California, Reading books and playing the puzzle has been known to decrease the possibility of Alzheimer’s disease. A recent study may explain why it happened. It turned out that these activities reduce the accumulation of harmful proteins in the brain.
In that study, the elderly, who confessed to the mentally stimulating activities throughout his life has little beta-amyloid deposits, which is typical of proteins that have Alzheimer’s. The finding was irrespective of sex education participants or old.
“The findings suggest that cognitive therapy that stimulates the brain can slow the progression of this disease, if applied before symptoms appear,” said researcher William Jagust, a professor at the University of California, Berkeley’s Helen Wills Neuroscience Institute.
Researchers have discovered that Alzheimer’s is a complex disease that has more than one cause. The study has been published in the journal Archives of Neurology.
The researchers asked 65 healthy adults aged 60 and over mentally to assess how often they engage in activities that sharpen mental abilities such as going to the library, read a book or newspaper and write letters or emails.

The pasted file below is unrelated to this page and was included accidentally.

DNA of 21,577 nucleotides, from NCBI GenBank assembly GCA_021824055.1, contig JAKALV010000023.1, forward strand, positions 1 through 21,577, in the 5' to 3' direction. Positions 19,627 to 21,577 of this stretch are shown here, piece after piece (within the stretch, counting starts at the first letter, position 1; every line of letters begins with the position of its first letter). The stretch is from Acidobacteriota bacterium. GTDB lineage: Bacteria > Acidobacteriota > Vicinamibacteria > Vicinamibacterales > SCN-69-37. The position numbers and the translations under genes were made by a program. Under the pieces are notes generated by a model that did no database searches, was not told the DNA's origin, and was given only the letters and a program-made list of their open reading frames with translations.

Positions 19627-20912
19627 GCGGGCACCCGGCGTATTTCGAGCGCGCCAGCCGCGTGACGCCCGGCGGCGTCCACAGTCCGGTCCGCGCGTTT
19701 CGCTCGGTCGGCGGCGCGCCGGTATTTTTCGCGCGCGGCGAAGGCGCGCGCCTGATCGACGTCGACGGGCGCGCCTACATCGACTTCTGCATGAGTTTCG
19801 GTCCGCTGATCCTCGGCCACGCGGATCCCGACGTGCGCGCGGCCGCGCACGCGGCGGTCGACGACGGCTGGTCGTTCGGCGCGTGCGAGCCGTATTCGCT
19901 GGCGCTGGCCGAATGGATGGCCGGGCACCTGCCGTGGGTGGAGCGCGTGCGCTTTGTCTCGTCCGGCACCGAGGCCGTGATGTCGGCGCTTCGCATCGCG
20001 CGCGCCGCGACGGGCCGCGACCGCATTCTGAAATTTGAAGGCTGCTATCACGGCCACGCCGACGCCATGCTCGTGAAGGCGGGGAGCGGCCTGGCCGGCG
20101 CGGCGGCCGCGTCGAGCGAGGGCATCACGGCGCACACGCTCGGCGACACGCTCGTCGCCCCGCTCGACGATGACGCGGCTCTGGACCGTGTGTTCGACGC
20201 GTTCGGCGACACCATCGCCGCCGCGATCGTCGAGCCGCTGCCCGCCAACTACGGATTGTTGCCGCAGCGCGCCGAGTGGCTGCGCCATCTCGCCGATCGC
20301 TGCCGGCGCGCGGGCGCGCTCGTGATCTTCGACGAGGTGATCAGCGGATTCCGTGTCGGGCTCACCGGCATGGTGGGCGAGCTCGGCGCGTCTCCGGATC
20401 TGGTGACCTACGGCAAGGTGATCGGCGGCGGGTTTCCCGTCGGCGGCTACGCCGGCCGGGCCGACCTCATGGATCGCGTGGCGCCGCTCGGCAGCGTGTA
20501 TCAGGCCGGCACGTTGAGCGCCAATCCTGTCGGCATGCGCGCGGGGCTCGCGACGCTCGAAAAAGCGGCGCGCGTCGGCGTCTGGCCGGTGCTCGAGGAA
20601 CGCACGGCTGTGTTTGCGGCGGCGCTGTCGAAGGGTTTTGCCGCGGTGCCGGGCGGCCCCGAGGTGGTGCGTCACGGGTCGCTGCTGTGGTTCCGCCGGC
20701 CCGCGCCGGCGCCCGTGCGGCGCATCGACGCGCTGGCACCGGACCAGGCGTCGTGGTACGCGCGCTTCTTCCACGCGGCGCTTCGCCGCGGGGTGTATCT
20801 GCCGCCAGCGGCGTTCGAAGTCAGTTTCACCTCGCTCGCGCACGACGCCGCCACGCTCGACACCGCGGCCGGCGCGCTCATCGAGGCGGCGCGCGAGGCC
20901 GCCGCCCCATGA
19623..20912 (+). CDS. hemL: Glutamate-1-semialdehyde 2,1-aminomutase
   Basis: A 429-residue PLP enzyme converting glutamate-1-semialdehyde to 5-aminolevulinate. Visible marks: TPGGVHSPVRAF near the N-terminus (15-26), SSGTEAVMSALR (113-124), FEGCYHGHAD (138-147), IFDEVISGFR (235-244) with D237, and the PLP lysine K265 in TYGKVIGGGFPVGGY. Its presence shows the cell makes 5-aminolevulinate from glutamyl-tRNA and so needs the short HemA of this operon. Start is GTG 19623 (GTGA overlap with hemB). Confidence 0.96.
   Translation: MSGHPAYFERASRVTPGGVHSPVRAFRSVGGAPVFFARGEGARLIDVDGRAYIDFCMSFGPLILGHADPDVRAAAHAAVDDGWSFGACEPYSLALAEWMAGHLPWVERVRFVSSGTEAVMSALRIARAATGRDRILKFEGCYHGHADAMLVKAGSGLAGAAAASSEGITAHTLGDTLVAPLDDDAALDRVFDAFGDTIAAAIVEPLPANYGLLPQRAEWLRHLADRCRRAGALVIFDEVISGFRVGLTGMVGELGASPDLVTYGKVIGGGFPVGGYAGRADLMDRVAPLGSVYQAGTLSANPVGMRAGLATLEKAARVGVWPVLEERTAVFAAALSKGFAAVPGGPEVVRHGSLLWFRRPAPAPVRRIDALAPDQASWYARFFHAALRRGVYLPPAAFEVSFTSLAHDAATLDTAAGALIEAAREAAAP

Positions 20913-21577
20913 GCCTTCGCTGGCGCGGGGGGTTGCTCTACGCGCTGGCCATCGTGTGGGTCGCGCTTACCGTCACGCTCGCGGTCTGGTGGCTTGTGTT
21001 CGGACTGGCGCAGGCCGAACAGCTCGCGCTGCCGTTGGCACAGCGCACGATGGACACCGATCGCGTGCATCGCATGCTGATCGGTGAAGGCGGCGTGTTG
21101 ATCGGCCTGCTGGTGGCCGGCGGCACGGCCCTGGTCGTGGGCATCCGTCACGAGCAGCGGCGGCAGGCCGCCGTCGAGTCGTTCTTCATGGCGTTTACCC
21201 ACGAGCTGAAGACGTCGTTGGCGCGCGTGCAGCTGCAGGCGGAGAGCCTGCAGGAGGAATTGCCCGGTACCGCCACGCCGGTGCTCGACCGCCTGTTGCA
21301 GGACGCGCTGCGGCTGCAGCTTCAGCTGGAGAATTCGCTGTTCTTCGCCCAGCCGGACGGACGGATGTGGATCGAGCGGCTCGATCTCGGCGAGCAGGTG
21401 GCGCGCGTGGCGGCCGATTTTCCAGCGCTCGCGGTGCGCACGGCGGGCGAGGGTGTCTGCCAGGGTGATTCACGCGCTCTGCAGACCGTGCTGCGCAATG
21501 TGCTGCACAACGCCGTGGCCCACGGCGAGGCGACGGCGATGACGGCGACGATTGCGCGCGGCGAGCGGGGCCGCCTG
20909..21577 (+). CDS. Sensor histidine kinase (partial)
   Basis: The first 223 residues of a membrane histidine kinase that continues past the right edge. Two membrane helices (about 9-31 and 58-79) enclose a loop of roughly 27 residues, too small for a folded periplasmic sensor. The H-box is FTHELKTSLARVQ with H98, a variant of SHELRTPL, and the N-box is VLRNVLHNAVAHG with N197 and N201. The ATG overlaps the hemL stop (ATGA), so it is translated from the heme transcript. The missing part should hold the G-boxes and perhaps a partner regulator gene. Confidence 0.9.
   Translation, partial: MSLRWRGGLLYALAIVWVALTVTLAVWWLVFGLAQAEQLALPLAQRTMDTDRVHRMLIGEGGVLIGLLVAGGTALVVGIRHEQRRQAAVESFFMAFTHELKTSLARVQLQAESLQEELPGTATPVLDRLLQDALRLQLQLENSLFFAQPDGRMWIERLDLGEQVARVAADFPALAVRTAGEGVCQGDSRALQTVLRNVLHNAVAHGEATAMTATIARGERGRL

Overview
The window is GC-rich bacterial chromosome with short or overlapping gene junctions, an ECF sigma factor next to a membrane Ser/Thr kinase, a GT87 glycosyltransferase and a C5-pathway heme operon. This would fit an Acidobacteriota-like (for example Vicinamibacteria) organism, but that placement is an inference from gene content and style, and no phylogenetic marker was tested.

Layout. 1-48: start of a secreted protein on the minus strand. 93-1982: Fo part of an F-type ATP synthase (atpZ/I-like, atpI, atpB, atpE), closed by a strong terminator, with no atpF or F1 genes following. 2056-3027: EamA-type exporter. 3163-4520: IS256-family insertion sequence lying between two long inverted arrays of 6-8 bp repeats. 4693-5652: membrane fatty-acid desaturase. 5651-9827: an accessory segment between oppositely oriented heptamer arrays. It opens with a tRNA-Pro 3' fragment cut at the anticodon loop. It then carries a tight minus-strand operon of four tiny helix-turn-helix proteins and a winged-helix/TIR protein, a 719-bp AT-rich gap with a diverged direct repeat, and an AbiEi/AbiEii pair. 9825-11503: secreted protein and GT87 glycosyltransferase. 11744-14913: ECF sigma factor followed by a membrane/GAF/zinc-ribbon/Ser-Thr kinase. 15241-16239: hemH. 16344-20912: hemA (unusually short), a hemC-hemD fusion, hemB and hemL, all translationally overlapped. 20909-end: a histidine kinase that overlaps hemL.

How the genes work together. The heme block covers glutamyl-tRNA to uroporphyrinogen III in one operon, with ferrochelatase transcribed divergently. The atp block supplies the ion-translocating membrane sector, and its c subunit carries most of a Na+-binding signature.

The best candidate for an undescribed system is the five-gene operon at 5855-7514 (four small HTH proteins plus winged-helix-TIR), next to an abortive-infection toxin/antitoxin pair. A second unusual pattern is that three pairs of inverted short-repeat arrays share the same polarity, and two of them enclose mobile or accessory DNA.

The participants were also given tests to assess memory and other mental abilities, as well as receive scan positron emission tomography (PET) using a new compound that was developed to visualize amyloid protein. Brain scans of the participants are then compared with 10 patients diagnosed with Alzheimer’s disease and 11 healthy people in their 20s.
The researchers found a significant association between high levels of mental activity during a lifetime with lower levels of PET. Elderly with the highest number of lifetime mental activity also have high levels of amyloid comparable to young people. Conversely, adults who reported the lowest level of mental activity have comparable levels of amyloid with Alzheimer’s disease patients.
“Our data shows that people who all his life engaged in mental activity has a greater effect than people who only mentally active in old age,” says co-researcher, Susan Landau as reported myhealthnewsdaily.
However, the researchers say it would not hurt to train the brain at a later date. The researchers noted that the buildup of amyloid can also be influenced by genes and aging.One third of study participants aged 60 years and over have some storage amyloid in their brains, but some of them are still many who can read and write well.
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